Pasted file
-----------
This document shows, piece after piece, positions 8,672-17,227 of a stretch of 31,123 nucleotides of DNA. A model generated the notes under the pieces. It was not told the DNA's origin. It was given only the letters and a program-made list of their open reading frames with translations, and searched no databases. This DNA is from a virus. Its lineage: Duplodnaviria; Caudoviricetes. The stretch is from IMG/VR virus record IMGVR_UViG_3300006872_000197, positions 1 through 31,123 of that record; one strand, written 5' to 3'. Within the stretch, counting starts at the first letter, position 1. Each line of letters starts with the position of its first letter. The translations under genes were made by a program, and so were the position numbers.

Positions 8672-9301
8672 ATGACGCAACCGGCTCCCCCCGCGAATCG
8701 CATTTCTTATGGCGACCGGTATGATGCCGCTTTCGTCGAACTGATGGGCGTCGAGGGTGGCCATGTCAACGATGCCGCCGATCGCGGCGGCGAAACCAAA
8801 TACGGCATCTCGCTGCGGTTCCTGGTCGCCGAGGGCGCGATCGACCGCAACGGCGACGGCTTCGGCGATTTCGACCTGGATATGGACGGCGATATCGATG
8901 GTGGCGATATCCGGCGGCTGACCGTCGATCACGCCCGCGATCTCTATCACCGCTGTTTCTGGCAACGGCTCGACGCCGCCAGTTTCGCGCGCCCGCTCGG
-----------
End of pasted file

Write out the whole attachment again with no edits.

This document shows, piece after piece, positions 8,672-17,227 of a stretch of 31,123 nucleotides of DNA. A model generated the notes under the pieces. It was not told the DNA's origin. It was given only the letters and a program-made list of their open reading frames with translations, and searched no databases. This DNA is from a virus. Its lineage: Duplodnaviria; Caudoviricetes. The stretch is from IMG/VR virus record IMGVR_UViG_3300006872_000197, positions 1 through 31,123 of that record; one strand, written 5' to 3'. Within the stretch, counting starts at the first letter, position 1. Each line of letters starts with the position of its first letter. The translations under genes were made by a program, and so were the position numbers.

Positions 8672-9301
8672 ATGACGCAACCGGCTCCCCCCGCGAATCG
8701 CATTTCTTATGGCGACCGGTATGATGCCGCTTTCGTCGAACTGATGGGCGTCGAGGGTGGCCATGTCAACGATGCCGCCGATCGCGGCGGCGAAACCAAA
8801 TACGGCATCTCGCTGCGGTTCCTGGTCGCCGAGGGCGCGATCGACCGCAACGGCGACGGCTTCGGCGATTTCGACCTGGATATGGACGGCGATATCGATG
8901 GTGGCGATATCCGGCGGCTGACCGTCGATCACGCCCGCGATCTCTATCACCGCTGTTTCTGGCAACGGCTCGACGCCGCCAGTTTCGCGCGCCCGCTCGG